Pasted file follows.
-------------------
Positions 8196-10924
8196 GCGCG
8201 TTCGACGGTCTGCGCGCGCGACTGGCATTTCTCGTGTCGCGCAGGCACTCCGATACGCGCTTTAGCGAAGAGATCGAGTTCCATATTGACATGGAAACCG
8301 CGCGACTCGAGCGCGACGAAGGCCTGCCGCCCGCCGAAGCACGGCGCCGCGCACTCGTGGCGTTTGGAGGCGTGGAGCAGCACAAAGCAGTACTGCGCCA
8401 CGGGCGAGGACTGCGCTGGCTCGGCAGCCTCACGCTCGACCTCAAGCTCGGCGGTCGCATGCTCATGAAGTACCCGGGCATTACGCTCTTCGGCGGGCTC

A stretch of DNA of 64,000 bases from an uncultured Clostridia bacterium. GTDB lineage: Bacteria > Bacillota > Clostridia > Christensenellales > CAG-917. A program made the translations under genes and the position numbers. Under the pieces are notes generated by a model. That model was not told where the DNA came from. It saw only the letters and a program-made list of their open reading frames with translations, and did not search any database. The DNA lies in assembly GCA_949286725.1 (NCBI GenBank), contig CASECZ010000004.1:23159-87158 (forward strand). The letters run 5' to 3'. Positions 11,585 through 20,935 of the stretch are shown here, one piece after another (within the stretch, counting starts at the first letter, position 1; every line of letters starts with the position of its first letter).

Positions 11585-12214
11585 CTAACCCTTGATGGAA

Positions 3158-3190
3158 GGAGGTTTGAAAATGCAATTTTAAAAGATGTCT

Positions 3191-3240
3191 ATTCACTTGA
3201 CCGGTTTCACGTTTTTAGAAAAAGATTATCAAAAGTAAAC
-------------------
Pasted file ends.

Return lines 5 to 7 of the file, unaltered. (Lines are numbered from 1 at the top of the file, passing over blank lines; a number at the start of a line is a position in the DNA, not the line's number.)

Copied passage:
8401 CGGGCGAGGACTGCGCTGGCTCGGCAGCCTCACGCTCGACCTCAAGCTCGGCGGTCGCATGCTCATGAAGTACCCGGGCATTACGCTCTTCGGCGGGCTC

A stretch of DNA of 64,000 bases from an uncultured Clostridia bacterium. GTDB lineage: Bacteria > Bacillota > Clostridia > Christensenellales > CAG-917. A program made the translations under genes and the position numbers. Under the pieces are notes generated by a model. That model was not told where the DNA came from. It saw only the letters and a program-made list of their open reading frames with translations, and did not search any database. The DNA lies in assembly GCA_949286725.1 (NCBI GenBank), contig CASECZ010000004.1:23159-87158 (forward strand). The letters run 5' to 3'. Positions 11,585 through 20,935 of the stretch are shown here, one piece after another (within the stretch, counting starts at the first letter, position 1; every line of letters starts with the position of its first letter).

Positions 11585-12214